Simulation of CO2 sequestration in saline aquifers using discontinuous Galerkin method
Riviere, Beatrice M.
Doctor of Philosophy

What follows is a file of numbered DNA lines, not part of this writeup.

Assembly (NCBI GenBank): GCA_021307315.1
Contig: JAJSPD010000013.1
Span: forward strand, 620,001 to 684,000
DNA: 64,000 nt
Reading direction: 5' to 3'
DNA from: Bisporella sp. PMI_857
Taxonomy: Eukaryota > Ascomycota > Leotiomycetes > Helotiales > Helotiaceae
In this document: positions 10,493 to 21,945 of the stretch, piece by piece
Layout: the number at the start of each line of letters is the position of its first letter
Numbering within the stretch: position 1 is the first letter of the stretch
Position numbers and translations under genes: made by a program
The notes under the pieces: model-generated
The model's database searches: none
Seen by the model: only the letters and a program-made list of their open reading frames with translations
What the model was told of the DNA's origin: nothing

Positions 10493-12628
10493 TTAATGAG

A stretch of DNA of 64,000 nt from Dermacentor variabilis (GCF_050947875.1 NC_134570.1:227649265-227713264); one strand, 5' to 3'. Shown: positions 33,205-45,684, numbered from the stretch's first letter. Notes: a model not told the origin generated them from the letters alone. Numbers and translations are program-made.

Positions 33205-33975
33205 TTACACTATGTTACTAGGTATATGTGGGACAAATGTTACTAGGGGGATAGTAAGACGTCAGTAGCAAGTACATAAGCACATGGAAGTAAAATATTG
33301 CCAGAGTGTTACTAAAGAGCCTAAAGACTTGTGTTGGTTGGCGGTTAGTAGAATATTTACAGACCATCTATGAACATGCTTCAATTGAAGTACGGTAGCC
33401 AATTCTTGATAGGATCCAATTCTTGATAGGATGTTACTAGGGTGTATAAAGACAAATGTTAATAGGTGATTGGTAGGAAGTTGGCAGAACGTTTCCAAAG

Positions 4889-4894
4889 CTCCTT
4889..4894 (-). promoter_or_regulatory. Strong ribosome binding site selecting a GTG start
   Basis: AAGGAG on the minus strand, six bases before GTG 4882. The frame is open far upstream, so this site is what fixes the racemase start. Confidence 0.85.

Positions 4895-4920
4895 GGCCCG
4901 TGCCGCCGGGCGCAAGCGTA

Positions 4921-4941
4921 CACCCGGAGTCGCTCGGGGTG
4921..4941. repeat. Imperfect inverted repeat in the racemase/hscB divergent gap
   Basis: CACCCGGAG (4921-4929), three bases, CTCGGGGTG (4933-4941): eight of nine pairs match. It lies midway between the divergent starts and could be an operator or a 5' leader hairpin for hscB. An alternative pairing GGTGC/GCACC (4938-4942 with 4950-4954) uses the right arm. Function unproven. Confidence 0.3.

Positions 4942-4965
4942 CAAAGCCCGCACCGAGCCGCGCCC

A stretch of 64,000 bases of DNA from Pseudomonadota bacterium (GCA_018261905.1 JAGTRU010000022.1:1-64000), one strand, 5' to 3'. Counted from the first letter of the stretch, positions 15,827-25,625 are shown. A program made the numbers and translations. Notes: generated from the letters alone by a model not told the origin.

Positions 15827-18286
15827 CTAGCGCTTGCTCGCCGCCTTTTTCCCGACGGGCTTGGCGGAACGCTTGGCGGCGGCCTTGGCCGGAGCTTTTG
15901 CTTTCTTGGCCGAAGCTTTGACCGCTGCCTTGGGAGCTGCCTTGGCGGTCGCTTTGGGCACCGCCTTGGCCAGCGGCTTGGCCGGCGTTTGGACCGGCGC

Carbon dioxide disposal into deep aquifer has been an important venue to trap excess gas emission which causes global warming. In the CO2 sequestration process, CO2 is captured from the point source and injected into the saline aquifer deep enough where CO2 reaches the supercritical state and it has a very high density compared to gaseous state. This process is described by the two-phase two-component model, which involves two nonlinear time dependent advection-diffusion equations. The difficulty lies in the injection phase when the advection terms highly dominate over the diffusion terms. Discontinuous Galerkin (DG) methods, which are famous for the properties of high order accuracy, locality and locally mass conservation, have proved to be promising for advection dominated transport equations. I develop a new fully implicit fully coupled DG method called “partial upwind” method, to discretize the equations. For time discretization, it uses the backward Euler method to allow large time steps. For space discretization, it uses the usual interior penalty DG discretization for the elliptic terms and the upwind for part of the advection terms. The other part of the advection terms are handled specially for stabilization purpose. Numerical simulations show that the new DG method works well for the CO2 sequestration problems in homogenous porous media and has shown great potential in heterogenous porous media. I also compare the new method with the primal interior penalty DG method and show that the new method is superior to the usual DG method for some subsurface fluid flow problems. Though DG methods perform well for the CO2 sequestration problem, they are indeed more costly than traditional numerical methods. The first order finite volume (FV) method, on the other hand, is very efficient. A new coupled finite volume and discontinuous Galerkin method, which uses the accuracy of DG methods on some parts of the domain and the efficiency of FV methods everywhere else to reduce the computational cost, is also studied for the time-dependent advection-diffusion equations. Theoretical and numerical results show that the new coupled method converges and can be both accurate and efficient at the same time for some typical examples. We want to apply the new coupled method to the CO2 sequestration problems in the future.